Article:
Twitter’s Lists feature currently provides alternative timelines that allow you to swipe between multiple tabs in order to view tweets from different groups of accounts you’ve curated. However, the platform could open up its timeline curation to third-parties.
Twitter seems to be testing customized timelines, which allow third-party services to curate content that appears in a specific feed, as spotted by renowned app sleuth Jane Manchun Wong(opens in new tab). According to references on Twitter’s now-deleted help page, these curated feeds will display content based on interests and events.
Furthermore, customized timelines will display content curated by Twitter based on general insights. “For example, the Popular Videos Timeline created by Twitter, uses similar information to how we select topics to populate and order video content,” the feature’s description reads.
According to its description, the “custom feeds run parallel to the Home timeline and appear on a separate tab after you adopt the themed Timeline from a prompt.”
The testing is currently limited to a small set of users in the United States and Canada on the web. Twitter will show a prompt about a timeline (a Popular Videos Timeline, for example) on the Home screen, and test participants can add that timeline next to their Home tab. They’ll also be able to see the third-party that curates the content.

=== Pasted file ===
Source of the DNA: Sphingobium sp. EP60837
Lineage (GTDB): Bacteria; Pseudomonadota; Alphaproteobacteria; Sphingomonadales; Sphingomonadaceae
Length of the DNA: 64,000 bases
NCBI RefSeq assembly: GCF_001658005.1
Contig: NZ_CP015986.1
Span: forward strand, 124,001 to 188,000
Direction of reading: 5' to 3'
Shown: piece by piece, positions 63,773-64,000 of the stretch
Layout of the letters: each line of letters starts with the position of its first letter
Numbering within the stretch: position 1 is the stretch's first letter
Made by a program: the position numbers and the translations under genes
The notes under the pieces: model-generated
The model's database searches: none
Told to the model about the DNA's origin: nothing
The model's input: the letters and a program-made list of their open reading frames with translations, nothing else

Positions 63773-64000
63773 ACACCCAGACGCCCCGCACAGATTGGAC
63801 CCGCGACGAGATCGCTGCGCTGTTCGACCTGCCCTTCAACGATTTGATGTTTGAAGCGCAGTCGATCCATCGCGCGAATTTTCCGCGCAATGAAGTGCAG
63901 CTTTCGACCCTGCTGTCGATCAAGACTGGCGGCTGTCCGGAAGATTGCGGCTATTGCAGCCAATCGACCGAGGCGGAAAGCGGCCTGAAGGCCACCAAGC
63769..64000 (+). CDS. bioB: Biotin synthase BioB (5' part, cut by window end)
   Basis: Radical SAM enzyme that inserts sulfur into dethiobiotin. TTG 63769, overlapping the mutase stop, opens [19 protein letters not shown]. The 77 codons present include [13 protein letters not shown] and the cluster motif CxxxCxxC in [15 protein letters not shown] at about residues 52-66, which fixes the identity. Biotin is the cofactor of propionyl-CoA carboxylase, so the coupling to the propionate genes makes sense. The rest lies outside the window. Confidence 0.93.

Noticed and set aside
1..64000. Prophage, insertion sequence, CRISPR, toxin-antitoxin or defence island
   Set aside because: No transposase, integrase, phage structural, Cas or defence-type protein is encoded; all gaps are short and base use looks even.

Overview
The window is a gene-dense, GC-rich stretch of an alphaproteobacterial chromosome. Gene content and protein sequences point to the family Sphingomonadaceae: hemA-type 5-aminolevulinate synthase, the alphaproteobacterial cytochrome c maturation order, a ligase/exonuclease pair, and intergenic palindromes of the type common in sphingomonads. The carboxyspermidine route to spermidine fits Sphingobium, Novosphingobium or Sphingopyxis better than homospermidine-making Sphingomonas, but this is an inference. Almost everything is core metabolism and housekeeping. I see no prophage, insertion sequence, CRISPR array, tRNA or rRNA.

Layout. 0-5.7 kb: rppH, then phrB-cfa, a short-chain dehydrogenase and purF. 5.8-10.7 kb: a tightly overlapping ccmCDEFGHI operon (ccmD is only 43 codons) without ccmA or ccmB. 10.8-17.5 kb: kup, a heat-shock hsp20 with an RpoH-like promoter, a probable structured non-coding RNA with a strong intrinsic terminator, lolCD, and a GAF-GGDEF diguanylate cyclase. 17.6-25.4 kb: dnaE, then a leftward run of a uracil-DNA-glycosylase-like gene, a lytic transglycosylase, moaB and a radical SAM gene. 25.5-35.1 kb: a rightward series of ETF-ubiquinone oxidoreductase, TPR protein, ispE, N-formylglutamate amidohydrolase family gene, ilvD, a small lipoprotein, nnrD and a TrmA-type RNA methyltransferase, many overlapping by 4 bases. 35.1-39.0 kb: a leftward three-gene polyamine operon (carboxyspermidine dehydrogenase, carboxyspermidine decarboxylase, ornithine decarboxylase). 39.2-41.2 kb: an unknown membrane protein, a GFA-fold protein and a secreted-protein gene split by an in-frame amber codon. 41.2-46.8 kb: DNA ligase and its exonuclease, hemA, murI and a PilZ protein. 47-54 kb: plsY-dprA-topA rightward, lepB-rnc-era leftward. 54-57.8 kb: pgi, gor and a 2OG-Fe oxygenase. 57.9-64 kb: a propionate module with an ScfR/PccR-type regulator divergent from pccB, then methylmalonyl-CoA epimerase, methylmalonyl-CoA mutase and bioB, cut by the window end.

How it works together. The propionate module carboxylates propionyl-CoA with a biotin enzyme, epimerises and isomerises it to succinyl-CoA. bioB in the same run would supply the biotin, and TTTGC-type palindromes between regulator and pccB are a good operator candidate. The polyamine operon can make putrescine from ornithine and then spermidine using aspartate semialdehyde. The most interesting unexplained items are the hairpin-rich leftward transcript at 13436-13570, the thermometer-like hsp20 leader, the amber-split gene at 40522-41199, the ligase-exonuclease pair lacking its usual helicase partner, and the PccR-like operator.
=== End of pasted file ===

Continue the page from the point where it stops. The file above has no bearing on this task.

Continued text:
Tweets that appear in customized timelines are “selected and ordered based on relevance to the Timeline’s theme using information like search terms, Topics, handles, and manual curation.” Of course, there’s an option to remove a timeline.
Wong’s new discovery raises a couple of questions. Will these custom feeds result in a revamped home screen layout of Twitter on the web? Does Twitter intend to introduce a tabbed view to its web version similar to its mobile app?
Currently, Twitter’s home screen displays a single view of tweets and retweets from people you follow. On Android phones, you can switch between the Home tab (or Latest Tweets tab) and any of your Twitter Lists. If this new evidence is any indication, Twitter’s web version appears to be heading in that direction. Androidcentral